Smoking Cessation and Brief Intervention

Although smoking cigarettes is on the decline in the UK population, there has been no decline since 2010, as 20% of adults still are smokers (Action on Smoking and Health (ASH), 2013c). Smoking contributes/causes many health issues, practically affecting every organ system and causing severe damage to the respiratory and cardiovascular systems (Hough, 2001). In 2011/12, it was estimated that 5% of all hospital admissions for adults over 35 years old, were related to smoking (Lifestyle Statistics, Health and Social Care Information Centre, 2013) and smoking accounts for approximately 100,000 deaths a year in the UK, as it is the leading cause of preventable deaths (ASH, 2013b). Stopping smoking increases life-span and has positive effects on the body from 20 minutes of stopping- where the pulse returns to normal, up to 15 years- where the risk of heart disease is that of someone who has never smoked (ASH, 2013d). Apart from affecting health, smoking is having a great impact financially. In 2011/12 the government spent £154.6 million on stop smoking medication and services (ASH, 2013a). These statistics clearly show that some intervention is needed.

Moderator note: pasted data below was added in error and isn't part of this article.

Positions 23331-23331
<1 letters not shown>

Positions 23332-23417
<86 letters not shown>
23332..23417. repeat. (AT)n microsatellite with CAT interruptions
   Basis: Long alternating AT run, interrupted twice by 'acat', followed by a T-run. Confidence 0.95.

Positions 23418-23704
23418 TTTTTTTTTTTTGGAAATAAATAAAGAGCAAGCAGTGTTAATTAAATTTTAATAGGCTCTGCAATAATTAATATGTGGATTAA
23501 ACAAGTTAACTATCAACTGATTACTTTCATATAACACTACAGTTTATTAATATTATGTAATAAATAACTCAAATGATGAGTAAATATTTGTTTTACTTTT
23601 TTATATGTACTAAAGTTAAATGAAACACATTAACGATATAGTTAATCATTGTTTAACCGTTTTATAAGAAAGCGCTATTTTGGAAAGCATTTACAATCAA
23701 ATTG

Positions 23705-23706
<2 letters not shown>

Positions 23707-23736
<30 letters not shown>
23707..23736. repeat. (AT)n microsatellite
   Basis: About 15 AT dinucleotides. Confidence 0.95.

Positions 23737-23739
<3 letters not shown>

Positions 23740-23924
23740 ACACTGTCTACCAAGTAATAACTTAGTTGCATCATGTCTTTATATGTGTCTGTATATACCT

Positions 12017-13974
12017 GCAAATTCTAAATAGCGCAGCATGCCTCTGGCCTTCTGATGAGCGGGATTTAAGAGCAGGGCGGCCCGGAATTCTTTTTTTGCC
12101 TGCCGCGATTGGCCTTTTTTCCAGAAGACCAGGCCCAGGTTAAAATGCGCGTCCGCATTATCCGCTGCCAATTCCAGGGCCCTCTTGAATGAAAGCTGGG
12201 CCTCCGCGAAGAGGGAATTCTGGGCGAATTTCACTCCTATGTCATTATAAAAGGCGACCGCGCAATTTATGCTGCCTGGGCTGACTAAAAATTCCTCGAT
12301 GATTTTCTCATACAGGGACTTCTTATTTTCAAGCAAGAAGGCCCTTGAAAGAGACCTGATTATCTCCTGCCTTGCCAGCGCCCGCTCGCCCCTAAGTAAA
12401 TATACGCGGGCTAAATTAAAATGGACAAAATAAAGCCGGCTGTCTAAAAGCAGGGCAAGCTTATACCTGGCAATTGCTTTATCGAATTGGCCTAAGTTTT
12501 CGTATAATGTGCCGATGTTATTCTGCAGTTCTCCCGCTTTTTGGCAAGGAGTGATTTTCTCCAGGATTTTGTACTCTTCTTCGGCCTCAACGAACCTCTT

I have written a brief essay on Physiopedia which aims to discuss how brief interventions (BI) can impact the percentage of smokers, you can read the full text version there but in conclusion, it is clear that BI by more than one type of HCP increases smoking cessation and attempts to quit (An et al., 2008). It has also been suggested that repeated BI consisting of ask, advise and assist is as effective as the full 5A’s model (Puschel et al., 2008). Therefore, if every HCP used BI in their subjective assessment of their patient, repetition of ask, advise and assist would occur as well as the patient being informed by more than one type of HCP. Evidence suggests that these two changes combined could have an impact on increasing smoking cessation and quit attempts. It has been found that there was no significant difference of smoking cessation rates between BI and extended counselling and patients are more willing to participate in BI lasting a few minutes, rather than extended counselling which lasts longer, as refusal rates were higher in the study by Hjalmarson & Boëthius (2007). TUDCPGP (2000) state that BI advice to quit can increase smoking cessation and in the author’s opinion from clinical practice and reviewing the literature, they agree with the TUDCPGP (2000) statement.

See the full text article on Physiopedia

 

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